Theme of the Week: Walking with Jesus
Bible Verse: “Adopt the same attitude as that of Christ Jesus.” Philippians 2:5 CSB
Scripture Reading: Hebrews 7:25, Luke 5:16, John 17:6-24
We want others to pray for us, and so we should, because clearly there is power in united prayer. Jesus said, “Again, I tell you that if two of you on earth agree about anything you ask for, it will be done for you by my Father in heaven” (Matthew 18:19).
We all should remember to pray for one another, but even if we forget, there is good news: Jesus Christ himself is praying for us. (Hebrews 7:25). In John 17, we find Jesus praying for his disciples—past, present, and future. It is Jesus’s prayer for you. And it is the greatest prayer ever prayed.
If you think about it, it’s quite extraordinary that Jesus prayed at all. Why would Jesus, a member of the Trinity, need to pray? Yet throughout the gospels, we see that he prayed regularly. After a dizzying, busy day of ministry, he would spend the entire evening coming before his Father in prayer. He would often spend all night in prayer. Without a doubt, Jesus was a man of prayer.
But why? Because although he was God, Jesus submitted to the Father. Not only that, but he was leaving us an example to follow. If Jesus, who was perfect and sinless, took time to pray, then how much more should we, as imperfect and sinful people, do the same?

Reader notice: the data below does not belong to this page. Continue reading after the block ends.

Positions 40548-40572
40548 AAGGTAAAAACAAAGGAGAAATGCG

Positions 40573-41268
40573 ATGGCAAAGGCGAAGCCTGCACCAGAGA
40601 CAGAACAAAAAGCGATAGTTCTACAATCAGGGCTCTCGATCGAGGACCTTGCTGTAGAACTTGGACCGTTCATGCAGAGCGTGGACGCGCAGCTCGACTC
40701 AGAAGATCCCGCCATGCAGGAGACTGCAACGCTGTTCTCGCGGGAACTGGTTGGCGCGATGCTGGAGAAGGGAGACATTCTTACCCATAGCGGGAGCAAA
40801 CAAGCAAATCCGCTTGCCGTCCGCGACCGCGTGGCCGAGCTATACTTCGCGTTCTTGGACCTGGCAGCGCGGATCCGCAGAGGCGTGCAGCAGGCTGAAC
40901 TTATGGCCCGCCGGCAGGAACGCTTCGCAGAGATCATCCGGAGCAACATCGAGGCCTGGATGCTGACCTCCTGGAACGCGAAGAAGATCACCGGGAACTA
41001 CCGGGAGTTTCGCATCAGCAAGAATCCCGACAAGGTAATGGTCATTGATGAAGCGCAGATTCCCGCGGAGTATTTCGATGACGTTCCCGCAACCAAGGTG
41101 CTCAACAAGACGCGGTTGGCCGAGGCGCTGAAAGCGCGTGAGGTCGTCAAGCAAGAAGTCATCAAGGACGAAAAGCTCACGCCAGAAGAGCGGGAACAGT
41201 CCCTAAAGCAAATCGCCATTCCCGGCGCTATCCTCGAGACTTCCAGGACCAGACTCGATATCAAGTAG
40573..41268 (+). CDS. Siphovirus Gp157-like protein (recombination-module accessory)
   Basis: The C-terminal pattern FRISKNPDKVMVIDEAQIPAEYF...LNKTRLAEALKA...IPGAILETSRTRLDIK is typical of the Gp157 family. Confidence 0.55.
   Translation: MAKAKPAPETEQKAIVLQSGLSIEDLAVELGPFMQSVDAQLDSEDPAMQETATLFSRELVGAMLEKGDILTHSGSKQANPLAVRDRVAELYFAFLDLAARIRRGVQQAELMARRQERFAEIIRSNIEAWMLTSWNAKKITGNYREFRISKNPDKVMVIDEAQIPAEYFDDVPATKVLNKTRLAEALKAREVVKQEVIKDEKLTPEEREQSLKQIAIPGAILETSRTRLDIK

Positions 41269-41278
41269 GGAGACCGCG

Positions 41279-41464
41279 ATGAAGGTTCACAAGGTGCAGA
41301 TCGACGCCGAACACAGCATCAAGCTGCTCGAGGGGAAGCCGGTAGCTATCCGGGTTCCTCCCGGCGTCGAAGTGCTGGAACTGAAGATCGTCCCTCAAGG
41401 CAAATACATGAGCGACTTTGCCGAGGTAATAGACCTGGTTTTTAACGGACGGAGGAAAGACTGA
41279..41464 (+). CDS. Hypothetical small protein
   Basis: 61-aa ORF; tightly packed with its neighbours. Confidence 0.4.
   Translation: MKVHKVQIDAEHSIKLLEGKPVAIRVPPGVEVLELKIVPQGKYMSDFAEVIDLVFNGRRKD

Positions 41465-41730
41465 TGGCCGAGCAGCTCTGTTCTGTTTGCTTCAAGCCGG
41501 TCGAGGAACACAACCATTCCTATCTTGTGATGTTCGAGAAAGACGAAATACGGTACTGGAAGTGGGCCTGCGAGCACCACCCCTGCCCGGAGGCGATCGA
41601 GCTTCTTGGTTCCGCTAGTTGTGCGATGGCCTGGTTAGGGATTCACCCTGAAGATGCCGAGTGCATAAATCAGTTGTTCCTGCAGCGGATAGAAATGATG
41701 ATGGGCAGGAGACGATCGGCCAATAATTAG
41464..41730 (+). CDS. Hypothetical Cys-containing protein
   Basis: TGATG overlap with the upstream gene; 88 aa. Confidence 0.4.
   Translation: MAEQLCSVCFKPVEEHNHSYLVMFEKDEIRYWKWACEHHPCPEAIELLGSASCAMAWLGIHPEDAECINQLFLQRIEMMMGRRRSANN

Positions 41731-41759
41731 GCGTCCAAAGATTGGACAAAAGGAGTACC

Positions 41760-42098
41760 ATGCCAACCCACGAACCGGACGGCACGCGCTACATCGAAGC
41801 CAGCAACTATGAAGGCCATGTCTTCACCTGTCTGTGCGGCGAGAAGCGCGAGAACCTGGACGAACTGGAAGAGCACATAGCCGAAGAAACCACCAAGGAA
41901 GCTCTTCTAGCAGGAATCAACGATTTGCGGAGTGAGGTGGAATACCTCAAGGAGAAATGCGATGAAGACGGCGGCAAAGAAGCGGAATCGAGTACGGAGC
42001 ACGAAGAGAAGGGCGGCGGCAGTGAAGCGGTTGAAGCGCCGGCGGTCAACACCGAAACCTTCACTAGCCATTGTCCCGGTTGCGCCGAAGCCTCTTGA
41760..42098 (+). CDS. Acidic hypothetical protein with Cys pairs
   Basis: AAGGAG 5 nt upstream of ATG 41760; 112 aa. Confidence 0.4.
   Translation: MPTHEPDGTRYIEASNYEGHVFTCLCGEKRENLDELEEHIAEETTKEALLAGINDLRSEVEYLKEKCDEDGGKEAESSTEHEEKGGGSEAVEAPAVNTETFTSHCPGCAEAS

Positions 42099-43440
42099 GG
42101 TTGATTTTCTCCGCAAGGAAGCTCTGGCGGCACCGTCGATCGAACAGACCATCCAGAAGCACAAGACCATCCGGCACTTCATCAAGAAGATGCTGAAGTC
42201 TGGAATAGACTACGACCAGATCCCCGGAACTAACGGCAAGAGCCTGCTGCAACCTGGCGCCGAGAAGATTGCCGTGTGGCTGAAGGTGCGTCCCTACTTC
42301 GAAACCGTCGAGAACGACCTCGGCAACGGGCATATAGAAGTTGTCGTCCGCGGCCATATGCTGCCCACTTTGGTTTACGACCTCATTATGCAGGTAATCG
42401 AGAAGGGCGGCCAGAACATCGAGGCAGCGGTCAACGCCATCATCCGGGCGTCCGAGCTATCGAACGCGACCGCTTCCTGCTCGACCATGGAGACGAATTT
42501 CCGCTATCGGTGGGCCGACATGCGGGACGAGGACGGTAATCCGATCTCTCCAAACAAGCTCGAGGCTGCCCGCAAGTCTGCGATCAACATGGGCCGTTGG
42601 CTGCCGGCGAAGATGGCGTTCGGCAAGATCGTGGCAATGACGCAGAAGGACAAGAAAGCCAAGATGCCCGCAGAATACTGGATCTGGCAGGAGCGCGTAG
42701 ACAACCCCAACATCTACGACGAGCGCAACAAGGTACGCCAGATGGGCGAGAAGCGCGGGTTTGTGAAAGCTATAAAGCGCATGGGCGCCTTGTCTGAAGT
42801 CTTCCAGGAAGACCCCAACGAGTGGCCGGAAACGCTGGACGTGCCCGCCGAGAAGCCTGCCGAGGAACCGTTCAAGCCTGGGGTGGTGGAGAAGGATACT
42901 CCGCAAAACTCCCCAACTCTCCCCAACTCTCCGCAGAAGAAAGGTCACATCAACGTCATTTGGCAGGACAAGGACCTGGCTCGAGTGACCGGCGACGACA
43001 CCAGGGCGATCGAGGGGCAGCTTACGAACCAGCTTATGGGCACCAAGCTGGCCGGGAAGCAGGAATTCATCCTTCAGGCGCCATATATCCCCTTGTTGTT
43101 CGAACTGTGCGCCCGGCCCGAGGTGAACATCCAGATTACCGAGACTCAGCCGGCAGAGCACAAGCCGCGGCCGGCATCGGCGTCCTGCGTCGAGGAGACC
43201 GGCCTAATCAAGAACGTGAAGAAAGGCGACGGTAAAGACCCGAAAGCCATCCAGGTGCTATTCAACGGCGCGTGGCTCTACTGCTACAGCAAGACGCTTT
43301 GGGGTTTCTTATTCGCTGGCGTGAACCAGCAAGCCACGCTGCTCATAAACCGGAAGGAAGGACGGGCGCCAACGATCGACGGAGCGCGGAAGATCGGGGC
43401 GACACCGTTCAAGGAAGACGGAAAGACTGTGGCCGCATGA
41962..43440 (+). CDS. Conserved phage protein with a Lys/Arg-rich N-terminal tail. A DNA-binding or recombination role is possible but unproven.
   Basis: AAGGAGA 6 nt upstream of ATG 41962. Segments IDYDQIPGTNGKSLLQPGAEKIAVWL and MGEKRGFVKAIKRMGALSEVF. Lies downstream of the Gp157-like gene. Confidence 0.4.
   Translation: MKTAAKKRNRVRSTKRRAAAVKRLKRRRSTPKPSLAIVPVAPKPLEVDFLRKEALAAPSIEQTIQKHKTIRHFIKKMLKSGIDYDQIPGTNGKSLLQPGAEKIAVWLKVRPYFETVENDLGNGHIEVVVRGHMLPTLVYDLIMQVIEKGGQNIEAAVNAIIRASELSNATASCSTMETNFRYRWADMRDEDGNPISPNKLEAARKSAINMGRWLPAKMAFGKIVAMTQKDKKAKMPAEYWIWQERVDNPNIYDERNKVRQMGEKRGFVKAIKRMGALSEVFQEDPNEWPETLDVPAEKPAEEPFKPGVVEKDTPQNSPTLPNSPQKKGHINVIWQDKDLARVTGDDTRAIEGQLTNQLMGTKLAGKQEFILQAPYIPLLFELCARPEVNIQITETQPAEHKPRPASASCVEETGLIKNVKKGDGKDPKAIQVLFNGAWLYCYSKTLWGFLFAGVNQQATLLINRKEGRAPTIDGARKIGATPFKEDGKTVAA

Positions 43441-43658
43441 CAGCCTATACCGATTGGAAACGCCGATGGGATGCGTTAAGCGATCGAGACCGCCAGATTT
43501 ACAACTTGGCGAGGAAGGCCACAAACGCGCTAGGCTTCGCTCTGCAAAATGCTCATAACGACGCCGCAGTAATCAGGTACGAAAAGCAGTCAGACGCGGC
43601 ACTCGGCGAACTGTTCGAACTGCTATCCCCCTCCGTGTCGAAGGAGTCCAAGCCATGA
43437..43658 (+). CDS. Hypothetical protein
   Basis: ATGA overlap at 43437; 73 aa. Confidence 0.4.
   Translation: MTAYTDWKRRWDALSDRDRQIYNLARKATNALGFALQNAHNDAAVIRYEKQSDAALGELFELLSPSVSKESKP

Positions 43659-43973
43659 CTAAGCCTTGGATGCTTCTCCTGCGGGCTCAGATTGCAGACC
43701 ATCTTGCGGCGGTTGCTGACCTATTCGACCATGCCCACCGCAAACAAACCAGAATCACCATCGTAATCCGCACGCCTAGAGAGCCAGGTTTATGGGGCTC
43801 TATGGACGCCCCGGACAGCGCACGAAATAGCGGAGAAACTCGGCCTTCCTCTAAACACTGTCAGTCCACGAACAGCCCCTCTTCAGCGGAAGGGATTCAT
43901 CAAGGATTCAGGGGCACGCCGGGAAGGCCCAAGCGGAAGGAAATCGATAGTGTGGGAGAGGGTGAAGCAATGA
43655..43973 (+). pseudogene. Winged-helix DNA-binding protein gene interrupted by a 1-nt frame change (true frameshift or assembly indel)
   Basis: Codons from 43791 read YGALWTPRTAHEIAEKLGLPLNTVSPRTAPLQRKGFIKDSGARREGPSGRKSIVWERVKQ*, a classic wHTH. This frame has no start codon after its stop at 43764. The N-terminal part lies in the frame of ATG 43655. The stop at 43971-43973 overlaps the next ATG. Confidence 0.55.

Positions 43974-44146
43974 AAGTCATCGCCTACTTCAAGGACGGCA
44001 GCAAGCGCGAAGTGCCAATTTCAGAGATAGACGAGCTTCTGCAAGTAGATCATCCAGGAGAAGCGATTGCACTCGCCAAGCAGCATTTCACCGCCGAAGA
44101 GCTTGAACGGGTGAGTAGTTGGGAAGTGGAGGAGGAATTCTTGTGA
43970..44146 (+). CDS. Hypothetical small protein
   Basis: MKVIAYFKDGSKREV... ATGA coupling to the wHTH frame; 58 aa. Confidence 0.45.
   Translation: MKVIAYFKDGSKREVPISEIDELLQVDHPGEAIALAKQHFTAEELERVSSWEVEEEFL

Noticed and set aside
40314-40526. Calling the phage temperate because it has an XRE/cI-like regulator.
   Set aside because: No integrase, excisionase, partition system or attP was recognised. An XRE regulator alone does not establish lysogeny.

Jesus started by praying for himself, which by the way, isn’t a bad thing to do. Jesus began, “Father, the time has come” (John 17:1). The hour had come, the hour of his betrayal, arrest, crucifixion, and resurrection from the dead. Jesus had finished the work the Father had given him to do.
Earlier in this Gospel, Jesus said, “The one who sent me is with me; he has not left me alone, for I always do what pleases him” (John 8:29). And that was 100 percent true. Jesus had glorified the Father in all he said and did, from the beginning to the end of his earthly ministry. And certainly he left us an example to follow (Philippians 2:5).
We can never fully have the mind of Christ. But as we look at his life, the way he followed his Father, and the way he asked us to do the same, we see what it means to walk in the will of God.
From Walking With Jesus: Daily Inspiration From The Gospel Of John by Greg Laurie. Copyright ©2007 by Greg Laurie. Used by permission of Baker Books, a division of Baker Publishing Group, Grand Rapids, MI. http://bakerpublishinggroup.com
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